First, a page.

This psychological ‘trick’, sometimes called the placebo effect in medicine, provides the brain with the natural phenomenon of false wellness or welfare. The beliefs and the ideas that a person may have about their condition produce the result. This idea in the brain allows outside effects to change the situations that aren’t completely in our power. Without this, people wouldn’t be able to change the inevitable, or have hope for the future.

It is this hope that powers people to move forward, and although things may be changed by point of view individually, they remain the standard for anybody to break, in a good way, or bad way.

Proposition: Humans can be tricked by their own inclination to have hope, and the way that things may be perceived allows for the future to turn out any way they wish.

IRJ-QR#2 September 8, 2009

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Understanding the Truth: Lost in a Sea of Anger

After Curt Lemon, Rat Kiley’s good friend, was killed by booby trapped ammunition while they were playing a game, they climbed higher into the mountains and found a baby water buffalo. At first Rat tried to feed it, then, “… Rat took careful aim and shot off an ear. He shot it in the hindquarters and in the hump at its back. He shot it twice in the flanks. It wasn’t to kill; it was to hurt,” (O’Brien 78-79).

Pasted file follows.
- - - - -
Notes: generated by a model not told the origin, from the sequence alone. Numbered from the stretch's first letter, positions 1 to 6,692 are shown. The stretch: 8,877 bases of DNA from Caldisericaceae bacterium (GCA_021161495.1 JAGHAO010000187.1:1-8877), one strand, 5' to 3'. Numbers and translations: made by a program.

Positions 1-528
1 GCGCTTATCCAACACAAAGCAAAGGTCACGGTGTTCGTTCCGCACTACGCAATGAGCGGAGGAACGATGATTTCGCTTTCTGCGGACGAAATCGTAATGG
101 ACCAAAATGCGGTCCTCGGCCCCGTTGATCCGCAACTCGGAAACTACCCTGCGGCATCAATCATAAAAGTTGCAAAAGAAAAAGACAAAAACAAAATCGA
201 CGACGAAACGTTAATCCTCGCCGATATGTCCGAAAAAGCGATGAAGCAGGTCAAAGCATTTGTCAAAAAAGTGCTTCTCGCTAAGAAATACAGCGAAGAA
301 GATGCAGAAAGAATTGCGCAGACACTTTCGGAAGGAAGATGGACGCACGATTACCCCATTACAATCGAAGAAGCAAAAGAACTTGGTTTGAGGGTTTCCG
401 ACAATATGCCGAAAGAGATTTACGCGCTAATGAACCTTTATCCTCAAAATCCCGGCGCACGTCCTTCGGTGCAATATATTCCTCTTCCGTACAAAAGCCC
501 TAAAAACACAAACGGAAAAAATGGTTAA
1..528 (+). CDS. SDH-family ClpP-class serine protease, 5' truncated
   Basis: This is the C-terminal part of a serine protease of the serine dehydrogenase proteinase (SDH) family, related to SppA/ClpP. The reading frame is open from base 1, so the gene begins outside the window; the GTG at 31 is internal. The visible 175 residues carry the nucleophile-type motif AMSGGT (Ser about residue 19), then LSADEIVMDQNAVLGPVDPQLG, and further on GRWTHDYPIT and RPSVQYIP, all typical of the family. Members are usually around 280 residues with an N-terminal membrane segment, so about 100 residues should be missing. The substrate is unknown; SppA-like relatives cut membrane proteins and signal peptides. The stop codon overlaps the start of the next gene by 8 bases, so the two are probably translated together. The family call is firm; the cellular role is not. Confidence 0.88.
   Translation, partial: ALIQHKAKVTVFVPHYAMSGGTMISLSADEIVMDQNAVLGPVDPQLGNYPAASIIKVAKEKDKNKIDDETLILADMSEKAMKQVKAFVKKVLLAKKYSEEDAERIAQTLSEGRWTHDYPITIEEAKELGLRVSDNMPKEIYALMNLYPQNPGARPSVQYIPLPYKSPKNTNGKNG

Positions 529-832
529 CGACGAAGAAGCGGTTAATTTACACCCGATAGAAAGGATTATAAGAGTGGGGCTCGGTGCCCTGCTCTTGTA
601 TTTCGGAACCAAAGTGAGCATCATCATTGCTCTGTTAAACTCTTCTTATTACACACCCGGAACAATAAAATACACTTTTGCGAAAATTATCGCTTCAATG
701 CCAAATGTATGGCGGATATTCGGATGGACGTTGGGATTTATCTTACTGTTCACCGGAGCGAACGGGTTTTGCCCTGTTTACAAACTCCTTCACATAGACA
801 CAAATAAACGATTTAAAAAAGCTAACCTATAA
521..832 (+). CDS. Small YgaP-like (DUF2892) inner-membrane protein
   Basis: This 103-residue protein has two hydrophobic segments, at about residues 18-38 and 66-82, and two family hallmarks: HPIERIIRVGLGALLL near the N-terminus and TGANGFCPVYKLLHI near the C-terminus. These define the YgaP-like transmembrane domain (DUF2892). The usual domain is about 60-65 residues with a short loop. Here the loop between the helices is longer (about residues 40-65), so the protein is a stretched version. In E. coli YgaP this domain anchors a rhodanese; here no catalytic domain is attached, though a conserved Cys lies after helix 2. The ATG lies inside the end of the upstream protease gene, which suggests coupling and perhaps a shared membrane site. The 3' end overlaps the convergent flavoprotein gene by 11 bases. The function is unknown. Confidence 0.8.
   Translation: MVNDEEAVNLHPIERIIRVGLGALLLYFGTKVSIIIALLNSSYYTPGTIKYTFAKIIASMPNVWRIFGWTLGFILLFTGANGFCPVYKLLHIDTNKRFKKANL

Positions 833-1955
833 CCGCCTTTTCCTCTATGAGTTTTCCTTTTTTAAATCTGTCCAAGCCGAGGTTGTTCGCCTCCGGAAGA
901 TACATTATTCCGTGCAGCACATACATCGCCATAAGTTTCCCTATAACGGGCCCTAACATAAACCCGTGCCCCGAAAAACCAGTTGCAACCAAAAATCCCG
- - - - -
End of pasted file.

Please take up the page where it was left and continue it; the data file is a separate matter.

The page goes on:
Rat Kiley is sad and angry and decides to take it out on the buffalo. He isn’t able to handle his sadness and it overwhelms him. No one else really could blame him for what he had done, but overall, their reactions were pitiful. Rat was trying to prove to himself that he was still strong, when really, he couldn’t control himself. This useless violence was wicked.